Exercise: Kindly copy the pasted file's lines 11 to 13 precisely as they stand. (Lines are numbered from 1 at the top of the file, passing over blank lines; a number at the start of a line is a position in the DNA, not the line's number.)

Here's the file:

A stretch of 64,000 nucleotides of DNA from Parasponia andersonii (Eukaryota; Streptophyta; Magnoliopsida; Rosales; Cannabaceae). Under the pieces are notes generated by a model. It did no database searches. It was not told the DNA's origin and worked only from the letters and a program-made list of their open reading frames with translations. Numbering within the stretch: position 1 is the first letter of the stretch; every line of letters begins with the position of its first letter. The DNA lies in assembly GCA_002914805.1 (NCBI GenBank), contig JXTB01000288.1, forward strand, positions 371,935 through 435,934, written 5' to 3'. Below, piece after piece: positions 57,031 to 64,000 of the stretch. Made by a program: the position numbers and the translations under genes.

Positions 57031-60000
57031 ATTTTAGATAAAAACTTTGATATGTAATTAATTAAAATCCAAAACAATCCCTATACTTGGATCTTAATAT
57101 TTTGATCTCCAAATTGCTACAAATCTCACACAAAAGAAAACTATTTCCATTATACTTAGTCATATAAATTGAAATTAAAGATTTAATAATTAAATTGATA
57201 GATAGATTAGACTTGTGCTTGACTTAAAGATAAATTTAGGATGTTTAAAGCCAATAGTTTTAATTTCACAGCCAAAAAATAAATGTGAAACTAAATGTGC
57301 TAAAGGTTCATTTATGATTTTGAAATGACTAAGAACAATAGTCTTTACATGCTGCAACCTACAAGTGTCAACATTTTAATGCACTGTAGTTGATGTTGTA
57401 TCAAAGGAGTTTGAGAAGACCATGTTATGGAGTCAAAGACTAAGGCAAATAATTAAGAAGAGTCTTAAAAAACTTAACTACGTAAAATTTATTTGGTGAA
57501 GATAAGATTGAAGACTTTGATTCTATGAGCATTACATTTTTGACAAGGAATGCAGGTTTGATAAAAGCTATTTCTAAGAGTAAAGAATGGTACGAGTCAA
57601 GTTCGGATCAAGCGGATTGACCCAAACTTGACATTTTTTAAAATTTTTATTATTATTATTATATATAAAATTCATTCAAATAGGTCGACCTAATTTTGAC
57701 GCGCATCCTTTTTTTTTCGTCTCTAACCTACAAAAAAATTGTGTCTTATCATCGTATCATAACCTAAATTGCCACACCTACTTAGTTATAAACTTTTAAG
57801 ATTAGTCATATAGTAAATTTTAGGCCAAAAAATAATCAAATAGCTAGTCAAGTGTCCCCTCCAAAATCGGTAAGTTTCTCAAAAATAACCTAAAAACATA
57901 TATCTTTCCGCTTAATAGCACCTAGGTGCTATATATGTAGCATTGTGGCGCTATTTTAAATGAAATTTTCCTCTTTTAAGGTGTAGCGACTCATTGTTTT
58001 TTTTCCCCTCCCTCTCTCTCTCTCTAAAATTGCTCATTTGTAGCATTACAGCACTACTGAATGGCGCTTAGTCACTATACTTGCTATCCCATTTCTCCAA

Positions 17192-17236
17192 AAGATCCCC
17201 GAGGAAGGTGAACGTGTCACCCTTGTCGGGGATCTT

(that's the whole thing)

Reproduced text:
57801 ATTAGTCATATAGTAAATTTTAGGCCAAAAAATAATCAAATAGCTAGTCAAGTGTCCCCTCCAAAATCGGTAAGTTTCTCAAAAATAACCTAAAAACATA
57901 TATCTTTCCGCTTAATAGCACCTAGGTGCTATATATGTAGCATTGTGGCGCTATTTTAAATGAAATTTTCCTCTTTTAAGGTGTAGCGACTCATTGTTTT
58001 TTTTCCCCTCCCTCTCTCTCTCTCTAAAATTGCTCATTTGTAGCATTACAGCACTACTGAATGGCGCTTAGTCACTATACTTGCTATCCCATTTCTCCAA